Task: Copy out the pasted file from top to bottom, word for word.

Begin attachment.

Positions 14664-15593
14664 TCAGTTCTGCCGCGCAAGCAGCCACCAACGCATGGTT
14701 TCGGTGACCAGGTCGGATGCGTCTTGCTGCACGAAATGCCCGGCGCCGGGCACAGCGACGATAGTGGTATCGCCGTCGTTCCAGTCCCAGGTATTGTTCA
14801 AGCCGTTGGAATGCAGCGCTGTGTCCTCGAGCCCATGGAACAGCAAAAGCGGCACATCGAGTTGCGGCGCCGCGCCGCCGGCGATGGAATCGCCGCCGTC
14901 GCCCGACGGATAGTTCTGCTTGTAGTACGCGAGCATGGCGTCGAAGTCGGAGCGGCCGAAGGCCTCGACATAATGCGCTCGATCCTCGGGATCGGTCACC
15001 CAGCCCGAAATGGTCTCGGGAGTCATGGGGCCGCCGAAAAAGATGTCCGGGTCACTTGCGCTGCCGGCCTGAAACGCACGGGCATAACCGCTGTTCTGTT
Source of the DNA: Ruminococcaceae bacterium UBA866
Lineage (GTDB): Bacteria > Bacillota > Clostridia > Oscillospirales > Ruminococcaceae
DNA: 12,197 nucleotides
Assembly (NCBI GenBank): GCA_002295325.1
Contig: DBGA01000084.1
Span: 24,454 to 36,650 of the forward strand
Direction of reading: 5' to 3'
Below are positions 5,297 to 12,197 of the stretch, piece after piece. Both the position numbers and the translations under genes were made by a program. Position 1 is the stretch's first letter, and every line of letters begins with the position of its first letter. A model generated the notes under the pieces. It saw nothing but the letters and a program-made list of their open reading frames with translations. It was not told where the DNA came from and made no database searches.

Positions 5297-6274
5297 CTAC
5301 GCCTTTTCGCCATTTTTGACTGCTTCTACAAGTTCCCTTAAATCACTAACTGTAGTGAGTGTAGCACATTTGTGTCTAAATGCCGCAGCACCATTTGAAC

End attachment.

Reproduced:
Positions 14664-15593
14664 TCAGTTCTGCCGCGCAAGCAGCCACCAACGCATGGTT
14701 TCGGTGACCAGGTCGGATGCGTCTTGCTGCACGAAATGCCCGGCGCCGGGCACAGCGACGATAGTGGTATCGCCGTCGTTCCAGTCCCAGGTATTGTTCA
14801 AGCCGTTGGAATGCAGCGCTGTGTCCTCGAGCCCATGGAACAGCAAAAGCGGCACATCGAGTTGCGGCGCCGCGCCGCCGGCGATGGAATCGCCGCCGTC
14901 GCCCGACGGATAGTTCTGCTTGTAGTACGCGAGCATGGCGTCGAAGTCGGAGCGGCCGAAGGCCTCGACATAATGCGCTCGATCCTCGGGATCGGTCACC
15001 CAGCCCGAAATGGTCTCGGGAGTCATGGGGCCGCCGAAAAAGATGTCCGGGTCACTTGCGCTGCCGGCCTGAAACGCACGGGCATAACCGCTGTTCTGTT
Source of the DNA: Ruminococcaceae bacterium UBA866
Lineage (GTDB): Bacteria > Bacillota > Clostridia > Oscillospirales > Ruminococcaceae
DNA: 12,197 nucleotides
Assembly (NCBI GenBank): GCA_002295325.1
Contig: DBGA01000084.1
Span: 24,454 to 36,650 of the forward strand
Direction of reading: 5' to 3'
Below are positions 5,297 to 12,197 of the stretch, piece after piece. Both the position numbers and the translations under genes were made by a program. Position 1 is the stretch's first letter, and every line of letters begins with the position of its first letter. A model generated the notes under the pieces. It saw nothing but the letters and a program-made list of their open reading frames with translations. It was not told where the DNA came from and made no database searches.

Positions 5297-6274
5297 CTAC
5301 GCCTTTTCGCCATTTTTGACTGCTTCTACAAGTTCCCTTAAATCACTAACTGTAGTGAGTGTAGCACATTTGTGTCTAAATGCCGCAGCACCATTTGAAC